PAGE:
Halls, Victoria Simone: Synthesis and Characterisation of wALAD Inhibitors and Novel ABAL Probes. - Bonn, 2016. - Dissertation, Rheinische Friedrich-Wilhelms-Universität Bonn.
Online-Ausgabe in bonndoc: https://nbn-resolving.org/urn:nbn:de:hbz:5n-44946
urn: https://nbn-resolving.org/urn:nbn:de:hbz:5n-44946,
author = {{Victoria Simone Halls}},
title = {Synthesis and Characterisation of wALAD Inhibitors and Novel ABAL Probes},
school = {Rheinische Friedrich-Wilhelms-Universität Bonn},
year = 2016,
month = oct,

note = {The here presented work comprises two projects with highly interdisciplinary topics in the chemical biology field. The development of novel small molecule ALAD inhibitors which might show their potential as novel antifilarial, antiplasmodial and antimicrobial agents, herbicides or chemical biology tools was the main task of the first project (Section A).
wALADin1 is a benzimidazole-based drug-like small molecule that was found by high throughput screening and was identified as a potent species-specific inhibitor for the endobacterial enzyme wALAD with effectiveness in in vitro and ex vivo studies. Several wALADin1 derivatives were synthesised in this work to further characterise the influence on the inhibitory activity of the 3-trifluoromethylbenzyl and 2-[(2 thienylcarbonyl)amino]ethyl group present in the benzimidazole scaffold of wALADin1. These studies revealed the importance of the unaltered 3- trifluoromethylbenzyl-moiety (R2) for the inhibitory activity of the wALADin compounds and the necessity of the 2-[(2-thienylcarbonyl)amino]ethyl-moiety (R1) for species-specificity, although irrelevant for wALAD inhibition. Additionally, the obtained wALADin compounds were tested in cross species structure activity relationship studies and showed contrasting biological results with various ALAD orthologues from plants, bacteria, metazoa and protozoa. Moreover, an antiplasmodial effect on blood stage Plasmodium falciparum was investigated for wALADin1, wALADin2 and wALADin3 that demonstrably does not result from inhibitory activity on the PfALAD orthologue.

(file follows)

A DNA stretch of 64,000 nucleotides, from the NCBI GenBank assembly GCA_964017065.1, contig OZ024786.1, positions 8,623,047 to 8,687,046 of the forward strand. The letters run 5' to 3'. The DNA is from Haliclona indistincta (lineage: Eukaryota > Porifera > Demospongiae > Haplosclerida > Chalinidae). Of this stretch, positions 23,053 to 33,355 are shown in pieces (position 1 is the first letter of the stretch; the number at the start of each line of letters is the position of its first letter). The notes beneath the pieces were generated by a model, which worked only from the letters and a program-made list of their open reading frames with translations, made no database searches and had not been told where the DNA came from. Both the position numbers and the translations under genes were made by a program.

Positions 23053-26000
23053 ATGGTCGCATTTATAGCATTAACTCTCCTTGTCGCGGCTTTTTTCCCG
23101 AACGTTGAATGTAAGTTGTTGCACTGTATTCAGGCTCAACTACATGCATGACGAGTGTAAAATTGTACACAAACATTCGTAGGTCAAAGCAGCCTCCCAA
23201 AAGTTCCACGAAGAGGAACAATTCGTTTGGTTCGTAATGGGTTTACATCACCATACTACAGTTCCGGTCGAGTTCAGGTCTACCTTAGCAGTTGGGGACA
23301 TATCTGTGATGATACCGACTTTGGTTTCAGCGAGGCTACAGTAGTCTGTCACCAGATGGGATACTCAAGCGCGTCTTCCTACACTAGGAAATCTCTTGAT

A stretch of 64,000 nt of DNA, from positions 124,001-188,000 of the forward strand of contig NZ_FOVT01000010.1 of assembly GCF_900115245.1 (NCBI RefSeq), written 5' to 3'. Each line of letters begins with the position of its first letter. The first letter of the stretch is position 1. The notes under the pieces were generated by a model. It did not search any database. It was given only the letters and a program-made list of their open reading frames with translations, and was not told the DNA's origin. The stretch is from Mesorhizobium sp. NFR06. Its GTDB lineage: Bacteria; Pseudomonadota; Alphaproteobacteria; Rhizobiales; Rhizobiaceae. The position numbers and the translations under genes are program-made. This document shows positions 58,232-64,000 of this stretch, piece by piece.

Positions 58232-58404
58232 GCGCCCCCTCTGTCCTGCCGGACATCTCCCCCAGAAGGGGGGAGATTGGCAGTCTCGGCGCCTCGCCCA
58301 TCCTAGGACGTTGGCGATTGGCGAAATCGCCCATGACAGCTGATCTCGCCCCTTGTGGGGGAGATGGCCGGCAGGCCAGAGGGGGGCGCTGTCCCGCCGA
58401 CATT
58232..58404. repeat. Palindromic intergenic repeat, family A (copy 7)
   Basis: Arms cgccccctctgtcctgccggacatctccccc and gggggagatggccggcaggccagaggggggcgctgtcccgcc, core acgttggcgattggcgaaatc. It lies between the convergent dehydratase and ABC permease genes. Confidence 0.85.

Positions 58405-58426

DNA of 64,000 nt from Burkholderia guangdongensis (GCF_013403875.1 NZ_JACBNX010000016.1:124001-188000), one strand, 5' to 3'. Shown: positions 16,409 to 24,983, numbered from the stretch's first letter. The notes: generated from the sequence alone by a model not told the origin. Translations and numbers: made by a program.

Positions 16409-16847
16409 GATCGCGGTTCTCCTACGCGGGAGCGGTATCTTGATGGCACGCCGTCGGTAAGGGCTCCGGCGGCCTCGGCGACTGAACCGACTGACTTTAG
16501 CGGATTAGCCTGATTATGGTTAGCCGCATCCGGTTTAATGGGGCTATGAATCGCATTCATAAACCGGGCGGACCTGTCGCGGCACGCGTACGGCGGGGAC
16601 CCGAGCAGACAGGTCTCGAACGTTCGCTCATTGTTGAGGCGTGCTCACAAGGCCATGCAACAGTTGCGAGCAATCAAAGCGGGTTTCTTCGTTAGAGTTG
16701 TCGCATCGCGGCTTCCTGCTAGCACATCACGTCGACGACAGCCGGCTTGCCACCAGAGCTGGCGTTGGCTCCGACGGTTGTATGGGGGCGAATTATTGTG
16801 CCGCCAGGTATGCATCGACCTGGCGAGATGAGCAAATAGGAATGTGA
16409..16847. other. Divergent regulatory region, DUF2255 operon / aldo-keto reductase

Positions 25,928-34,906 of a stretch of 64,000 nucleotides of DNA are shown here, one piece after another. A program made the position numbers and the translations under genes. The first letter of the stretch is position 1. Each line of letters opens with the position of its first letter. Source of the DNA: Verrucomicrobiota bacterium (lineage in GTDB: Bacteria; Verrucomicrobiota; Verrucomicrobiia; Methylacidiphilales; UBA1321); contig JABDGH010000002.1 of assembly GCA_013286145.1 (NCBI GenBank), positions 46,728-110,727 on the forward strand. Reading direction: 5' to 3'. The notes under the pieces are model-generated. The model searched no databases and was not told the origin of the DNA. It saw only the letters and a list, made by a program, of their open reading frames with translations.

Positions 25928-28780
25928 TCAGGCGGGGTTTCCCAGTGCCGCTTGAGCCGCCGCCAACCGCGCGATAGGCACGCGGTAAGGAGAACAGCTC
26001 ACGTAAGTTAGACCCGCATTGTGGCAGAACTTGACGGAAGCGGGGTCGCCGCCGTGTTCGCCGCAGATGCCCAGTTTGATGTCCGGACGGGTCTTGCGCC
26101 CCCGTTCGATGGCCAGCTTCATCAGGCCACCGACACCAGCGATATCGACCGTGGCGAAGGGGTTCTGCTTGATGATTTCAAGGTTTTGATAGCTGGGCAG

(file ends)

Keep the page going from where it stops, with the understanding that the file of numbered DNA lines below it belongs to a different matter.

The second project comprised the development of novel probes for aptamer-based affinity labelling (ABAL) of proteins, an approach for the rational, proteome-wide identification of proteins that bind to a particular aptamer (Section B).
This is achieved by labelling aptamers with photoreactive probes and cross-linking them to their target protein in a UV light-dependent and highly specific manner. Successful identification requires isolation of pure samples for mass spectrometry analysis, which was not obtained using the initial ABAL probe. To improve the ABAL procedure novel ABAL probes were developed. These probes carry biotin in combination with a chemically cleavable linker or desthiobiotin as purification tags to enable mild elution of the captured complex and besides phenyl azide (PA), 1,2,4,5 tetrafluorophenyl-3-azide (TPA) and 3-phenyl-3-(trifluoromethyl)-3H-diazirine (TPD) were used as potentially more potent photoreactive moieties.
These novel ABAL probes might help to tap the full potential of the ABAL procedure and develop it into a standard procedure for identifying unknown target proteins.},

url = {http://hdl.handle.net/20.500.11811/6898}

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